Factors influencing exclusive breastfeeding among infants less than 6 months in Kasarani informal settlement, Molo District, Kenya
Mututho, Leah Njeri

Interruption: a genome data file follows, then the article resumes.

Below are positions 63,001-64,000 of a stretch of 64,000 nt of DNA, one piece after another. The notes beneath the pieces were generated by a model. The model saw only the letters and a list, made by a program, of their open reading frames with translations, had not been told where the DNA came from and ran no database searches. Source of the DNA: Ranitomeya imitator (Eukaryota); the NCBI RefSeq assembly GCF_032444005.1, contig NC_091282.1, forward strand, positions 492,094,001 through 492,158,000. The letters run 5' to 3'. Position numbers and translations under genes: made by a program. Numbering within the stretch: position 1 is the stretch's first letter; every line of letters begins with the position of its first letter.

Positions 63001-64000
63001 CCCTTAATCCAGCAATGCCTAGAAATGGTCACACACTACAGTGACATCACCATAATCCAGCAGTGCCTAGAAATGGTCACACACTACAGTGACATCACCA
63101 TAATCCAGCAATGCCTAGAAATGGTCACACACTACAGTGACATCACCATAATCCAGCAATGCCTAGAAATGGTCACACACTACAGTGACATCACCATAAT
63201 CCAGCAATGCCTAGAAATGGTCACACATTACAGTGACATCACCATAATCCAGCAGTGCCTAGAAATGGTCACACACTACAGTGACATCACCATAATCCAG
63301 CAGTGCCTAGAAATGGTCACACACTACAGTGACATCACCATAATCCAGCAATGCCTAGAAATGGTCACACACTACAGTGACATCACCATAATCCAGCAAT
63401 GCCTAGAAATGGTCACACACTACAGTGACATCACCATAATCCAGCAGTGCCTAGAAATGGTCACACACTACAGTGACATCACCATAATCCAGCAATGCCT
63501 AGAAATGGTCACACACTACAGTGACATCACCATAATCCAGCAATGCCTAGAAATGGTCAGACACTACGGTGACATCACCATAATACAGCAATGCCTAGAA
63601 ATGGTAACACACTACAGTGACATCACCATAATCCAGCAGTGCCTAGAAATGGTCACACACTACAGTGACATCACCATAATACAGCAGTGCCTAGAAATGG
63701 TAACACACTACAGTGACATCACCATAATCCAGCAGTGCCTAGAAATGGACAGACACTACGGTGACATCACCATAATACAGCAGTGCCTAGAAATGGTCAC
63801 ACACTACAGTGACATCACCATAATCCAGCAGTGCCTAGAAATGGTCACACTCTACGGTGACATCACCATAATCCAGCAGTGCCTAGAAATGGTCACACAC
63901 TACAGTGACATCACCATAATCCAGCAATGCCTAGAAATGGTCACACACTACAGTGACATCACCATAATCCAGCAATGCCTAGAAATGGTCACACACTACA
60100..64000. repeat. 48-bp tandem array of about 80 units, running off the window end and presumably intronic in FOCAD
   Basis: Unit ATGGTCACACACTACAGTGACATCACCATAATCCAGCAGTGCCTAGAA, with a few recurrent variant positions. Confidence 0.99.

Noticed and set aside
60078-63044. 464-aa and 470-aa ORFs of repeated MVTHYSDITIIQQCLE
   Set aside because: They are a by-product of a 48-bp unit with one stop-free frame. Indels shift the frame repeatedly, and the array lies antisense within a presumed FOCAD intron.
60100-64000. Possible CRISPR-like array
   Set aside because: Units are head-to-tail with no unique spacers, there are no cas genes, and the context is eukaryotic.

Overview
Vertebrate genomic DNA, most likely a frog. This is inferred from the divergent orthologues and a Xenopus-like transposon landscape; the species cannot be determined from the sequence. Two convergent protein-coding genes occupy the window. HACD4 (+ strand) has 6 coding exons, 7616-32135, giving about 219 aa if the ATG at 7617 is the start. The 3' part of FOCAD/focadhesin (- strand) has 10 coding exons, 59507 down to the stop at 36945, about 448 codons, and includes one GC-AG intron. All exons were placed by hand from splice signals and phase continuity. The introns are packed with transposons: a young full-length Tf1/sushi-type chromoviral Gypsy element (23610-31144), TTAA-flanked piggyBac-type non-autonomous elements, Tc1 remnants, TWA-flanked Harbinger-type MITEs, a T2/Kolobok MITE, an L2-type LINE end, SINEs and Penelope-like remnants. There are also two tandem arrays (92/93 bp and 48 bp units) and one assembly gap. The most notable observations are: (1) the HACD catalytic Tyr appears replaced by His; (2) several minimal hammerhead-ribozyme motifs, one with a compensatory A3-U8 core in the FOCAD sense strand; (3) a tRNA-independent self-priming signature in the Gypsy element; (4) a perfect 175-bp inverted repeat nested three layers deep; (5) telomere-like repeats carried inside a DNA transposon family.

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The health benefits of exclusive breastfeeding on survival, growth and development of a child as well as health and well being of a mother are well documented. The World Health Organization (WHO) and United Nations Children's Fund (UNICEF) are among organizations promoting exclusive breastfeeding for the first six months. Factors influencing breastfeeding have been well researched but there is paucity of data on factors influencing exclusive breastfeeding practices. This study aimed to establish the prevalence and identify the factors influencing the practice of exclusive breastfeeding among infants in an urban slum in a rural district. This community based cross sectional analytical study was carried out in Kasarani informal settlement in Molo District, Kenya among 171 randomly selected mothers with infants less than 6 months old. Data were collected using researcher-administered questionnaires and a focus group discussion guide. Six focus group discussions were held at the end of the study with traditional birth attendants, grandmothers, fathers, mothers practicing and those not practicing exclusive breastfeeding. The dependent variable was exclusive breastfeeding rate defined as continuous exclusive breastfeeding since birth and exclusive breastfeeding based on 24 hour-recalls. Data analysis was done using statistical package for social sciences (SPSS) software version 17.0. The rate of continuous exclusive breastfeeding since birth was 38.0% (95% CI; 30.7-45.3) while the rate based on 24 hour recall was 56.7% (95% CI; 49.3-64.2). In univariate analyses, infant age and infant morbidity, maternal morbidity, maternal breast health and maternal knowledge on breastfeeding issues had significant associations with exclusive breastfeeding. Maternal knowledge aspects included; mothers correct knowledge on duration of exclusive breastfeeding (Odds Ratio [OR]: 2.61; 95% CI: 1.345-5.069; P=0.005) and OR: 3.418; 95% CI: 1.807-6.465; P<O.OO1); maternal knowledge that breastfeeding protects the mother from getting pregnant (OR: 2.092; 95% CI: 1.072-4.084; P~0.030) and (OR: 1.445; 95% CI: 0.755-2.767; P=0.266) and mothers knowledge that semi-solid/solid foods should be introduced to the infants at six months of age (OR: 2.683; 95% CI: 1.142-6.306; P=0.024) and (OR: 3.102; 95% CI: 1.450- 6.634; P=0.004). In the logistic regression analyses, infant morbidity (Adjusted Odds Ratio [AOR]: 2.45, 95% CI: 1.23-5.08, P=0.01) for continuous EBF since birth and (AOR: 3.94, 95% CI: 1.90-8.20, P=<0.01) for EBF based on 24 hour recall was retained as the strongest predictor of exclusive breastfeeding. Mother's experience of breastfeeding complications (AOR: 2.42, 95% CI: 0.98-5.97, P=0.05 and (AOR: 2.67, 95% CI: 1.89-6.01, P=0.02) was the second predictor of exclusive breastfeeding having controlled for age of child. Exclusive breastfeeding rate in Kasarani informal settlement was below the level recommended by WHO (90%) although higher than the Kenya national rate (32%). The study findings indicated that infant morbidity and maternal breast health are important factors to consider in the messages on the promotion of exclusive breastfeeding as they are critical for its practice. Negative attitudes and beliefs on exclusive breastfeeding should be addressed' as they also affect exclusive breastfeeding. Additionally, there is need to improve on strategies, education and training on information concerning exclusive breastfeeding in order to reach mothers with low knowledge on the benefits and optimal duration of exclusive breastfeeding. Ministry of Public Health and Sanitation should review the implementation of BFHI in the health facilities.